Pao hits ‘Re­set’ but­ton on Sil­i­con Val­ley sex­ism

Says it’s time to ‘shake out’ those who don’t be­lieve in in­clu­sion

USA TODAY International Edition - - MONEY - Jes­sica Guynn @jguynn

SAN FRANCISCO Ellen Pao has a mes­sage for Sil­i­con Val­ley: It’s time for the tech in­dus­try to re­boot.

Her new tell-all, Re­set: My Fight for In­clu­sion and Last­ing Change, de­tails her gen­der dis­crim­i­na­tion law­suit against pow­er­ful ven­ture cap­i­tal firm Kleiner Perkins Cau­field & By­ers and her on­go­ing strug­gle to pry open the doors of the white-male-dom­i­nated tech in­dus­try to un­der­rep­re­sented groups.

“When I use the term re­set, it’s re­ally that we need to shake out the peo­ple who don’t be­lieve in in­clu­sion and bring in the peo­ple who have been ex­cluded,” Pao told USA TO­DAY in an in­ter­view.

In other words, it’s time for the tech in­dus­try — not just women — to lean in. A big shift has taken place since Sheryl Sand­berg’s best­seller urged women to de­mand a seat at the ta­ble, the 47-year-old di­ver­sity ad­vo­cate and tech in­vestor says.

“Five years ago I think Lean In was just start­ing to sur­face that there are th­ese is­sues, but it was ori­ented to­ward women chang­ing their be­hav­ior,” Pao said. “I don’t think we were ready for peo­ple to say: You need to re­set ev­ery­thing that’s hap­pen­ing, and you need to break down th­ese sys­temic bar­ri­ers.”

If the in­dus­try is ready to do that now, it’s in no small part due to Pao’s head­line-grab­bing law­suit against Kleiner Perkins.

Lit­tle ink had been spilled on the gen­der im­bal­ance in ven­ture cap­i­tal be­fore Pao filed her case in 2012. The tech in­dus­try had suc­cess­fully pro­moted it­self as a young mer­i­toc­racy where the best peo­ple and ideas win. One of the be­liev­ers was Pao her­self.

As the in­tro­verted, high­achiev­ing daugh­ter of Chi­nese im­mi­grants with a prodi­gious work ethic and mul­ti­ple Ivy League de­grees, Pao says she clung to this no­tion of mer­i­toc­racy even as she con­fronted bias and ha­rass­ment. At the law firm where she worked, a male part­ner rou­tinely brushed up against women in the hall and a fe­male lawyer was sent home for wear­ing pants. At Kleiner Perkins, she says women were paid and pro­moted less than men, pornog­ra­phy was dis­cussed on a pri­vate plane and sex­ist and racist jokes and re­marks were rou­tine.

Yet Pao fig­ured hard work and her “su­per power” (sleep­ing very few hours a night) could over­come any in­equities thrown her way. “It’s not some­thing you want to be­lieve. It takes a lot to shake that be­lief out of you,” Pao said.

But, when she had trou­ble get­ting in­vest­ments ap­proved and to hold­ing onto com­pa­nies that were do­ing well, she no­ticed she was not alone.

“There’s a point where I re­al­ized that other women were do­ing much bet­ter work and had much more suc­cess­ful in­vest­ments than the men,” she said. “It made me re­al­ize the sys­tem re­ally wasn’t fair, and it re­ally wasn’t based on merit.”

The jury in her suit against Kleiner Perkins didn’t agree. In Re­set, Pao writes that the law­suit “al­most ended my ca­reer in tech, cost me half-a-mil­lion dol­lars and launched a thou­sand hit pieces on me and on my fam­ily.”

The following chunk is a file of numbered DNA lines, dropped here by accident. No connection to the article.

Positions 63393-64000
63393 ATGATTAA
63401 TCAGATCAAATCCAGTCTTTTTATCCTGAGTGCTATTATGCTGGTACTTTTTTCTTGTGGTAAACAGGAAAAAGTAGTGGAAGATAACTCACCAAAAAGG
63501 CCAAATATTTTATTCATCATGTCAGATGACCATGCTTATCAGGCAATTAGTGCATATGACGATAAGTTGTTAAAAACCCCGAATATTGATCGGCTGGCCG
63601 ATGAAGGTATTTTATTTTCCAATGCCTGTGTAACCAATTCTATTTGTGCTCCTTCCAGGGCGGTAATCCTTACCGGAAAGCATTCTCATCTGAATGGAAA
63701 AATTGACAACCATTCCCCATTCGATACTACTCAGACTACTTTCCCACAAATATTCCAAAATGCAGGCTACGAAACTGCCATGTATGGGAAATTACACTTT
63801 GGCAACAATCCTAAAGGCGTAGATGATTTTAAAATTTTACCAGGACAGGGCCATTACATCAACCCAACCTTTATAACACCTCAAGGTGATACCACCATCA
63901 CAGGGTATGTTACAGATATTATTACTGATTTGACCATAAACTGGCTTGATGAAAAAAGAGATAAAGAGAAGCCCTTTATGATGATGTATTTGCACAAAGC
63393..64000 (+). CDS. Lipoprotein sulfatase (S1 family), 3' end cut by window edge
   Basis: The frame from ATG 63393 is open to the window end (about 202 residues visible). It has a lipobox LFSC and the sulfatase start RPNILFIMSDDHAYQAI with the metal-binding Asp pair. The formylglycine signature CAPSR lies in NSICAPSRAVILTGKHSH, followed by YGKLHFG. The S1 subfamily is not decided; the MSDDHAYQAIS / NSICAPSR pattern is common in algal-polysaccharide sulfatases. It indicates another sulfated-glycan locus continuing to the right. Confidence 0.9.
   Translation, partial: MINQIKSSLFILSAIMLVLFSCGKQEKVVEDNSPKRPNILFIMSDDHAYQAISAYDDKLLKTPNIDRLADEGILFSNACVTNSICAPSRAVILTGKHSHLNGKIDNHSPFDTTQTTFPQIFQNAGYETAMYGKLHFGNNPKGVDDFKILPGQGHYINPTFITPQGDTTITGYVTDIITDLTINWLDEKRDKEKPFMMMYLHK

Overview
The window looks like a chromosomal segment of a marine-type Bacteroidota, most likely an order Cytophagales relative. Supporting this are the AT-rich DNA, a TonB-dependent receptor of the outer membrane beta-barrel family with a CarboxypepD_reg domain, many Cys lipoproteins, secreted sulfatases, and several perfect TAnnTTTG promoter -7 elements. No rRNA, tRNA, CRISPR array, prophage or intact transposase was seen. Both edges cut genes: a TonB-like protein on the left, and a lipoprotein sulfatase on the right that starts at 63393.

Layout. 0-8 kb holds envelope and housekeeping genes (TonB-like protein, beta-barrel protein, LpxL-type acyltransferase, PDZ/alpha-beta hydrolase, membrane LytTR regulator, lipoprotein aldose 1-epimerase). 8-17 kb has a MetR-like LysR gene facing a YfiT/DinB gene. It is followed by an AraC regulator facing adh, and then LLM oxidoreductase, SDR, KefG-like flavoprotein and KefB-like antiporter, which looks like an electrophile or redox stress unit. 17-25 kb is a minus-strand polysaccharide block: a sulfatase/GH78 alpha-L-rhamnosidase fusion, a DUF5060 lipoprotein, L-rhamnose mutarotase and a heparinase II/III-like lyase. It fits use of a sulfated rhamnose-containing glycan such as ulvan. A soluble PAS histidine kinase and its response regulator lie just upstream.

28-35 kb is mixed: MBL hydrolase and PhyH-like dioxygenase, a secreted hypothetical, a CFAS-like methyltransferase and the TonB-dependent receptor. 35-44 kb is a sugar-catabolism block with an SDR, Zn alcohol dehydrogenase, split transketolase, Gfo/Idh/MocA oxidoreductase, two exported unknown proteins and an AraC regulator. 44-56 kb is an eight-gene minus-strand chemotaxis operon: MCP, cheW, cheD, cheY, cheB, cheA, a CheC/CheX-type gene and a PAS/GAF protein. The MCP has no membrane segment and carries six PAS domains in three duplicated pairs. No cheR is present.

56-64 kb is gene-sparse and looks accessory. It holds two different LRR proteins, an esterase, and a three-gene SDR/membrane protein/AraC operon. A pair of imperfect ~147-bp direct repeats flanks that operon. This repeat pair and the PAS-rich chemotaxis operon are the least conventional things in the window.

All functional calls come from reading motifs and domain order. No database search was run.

It also woke many to the treat­ment of women in Sil­i­con Val­ley and em­bold­ened other women to come for­ward: AJ Van­der­mey­den, a for­mer Tesla en­gi­neer who is su­ing for gen­der dis­crim­i­na­tion; Su­san Fowler, whose blog post about sex­ism and sex­ual ha­rass­ment at Uber helped oust its CEO; and women whose ac­counts

of sex­ual ha­rass­ment led to the res­ig­na­tion of two prom­i­nent tech in­vestors.

With Re­set, Pao says she’s not out to set­tle scores but to shed light.

“Peo­ple should re­ally un­der­stand what is hap­pen­ing be­hind closed doors inside th­ese cor­ri­dors of power and what they are up against,” said Pao, now chief di­ver­sity of­fi­cer for Ka­por Cen­ter for So­cial Im­pact and a ven­ture part­ner at Ka­por Cap­i­tal.

She’s also co-founder of the non-profit Project In­clude, which helps com­pa­nies fos­ter di­ver­sity and in­clu­sion.

This in­ter­view has been edited for length and clar­ity.

On why she chose Re­set as the ti­tle: For me, it means fun­da­men­tal change, and that is what tech needs to­day. We need to re­ally fix the cul­ture.

On the per­sonal res­o­nance of Re­set: It was a shock to me to re­al­ize tech was not a mer­i­toc­racy and that there was no way for me to get pro­moted. It didn’t mat­ter how much money I brought in. It didn’t mat­ter what my re­la­tion­ships were with en­trepreneurs. I didn’t have the right gen­der.

On why she wrote Re­set: There’s just so much mis­in­for­ma­tion out there, and I wanted to make sure that if peo­ple were go­ing to judge me, it was based on the facts.

On whether she thinks the tech in­dus­try can re­set: I know the in­dus­try can change. We’ve seen huge trans­for­ma­tions. The ques­tion is: Do peo­ple have the will to make th­ese hard de­ci­sions and to have the hard con­ver­sa­tions? Are they will­ing to do the work?

“Peo­ple should re­ally un­der­stand what is hap­pen­ing be­hind closed doors inside th­ese cor­ri­dors of power and what they are up against.” Ellen Pao


Ellen Pao, cen­ter, walks to the Civic Cen­ter Court­house in San Francisco on March 27. A jury ruled against Pao in her sex dis­crim­i­na­tion case against Kleiner Perkins Cau­field & By­ers.

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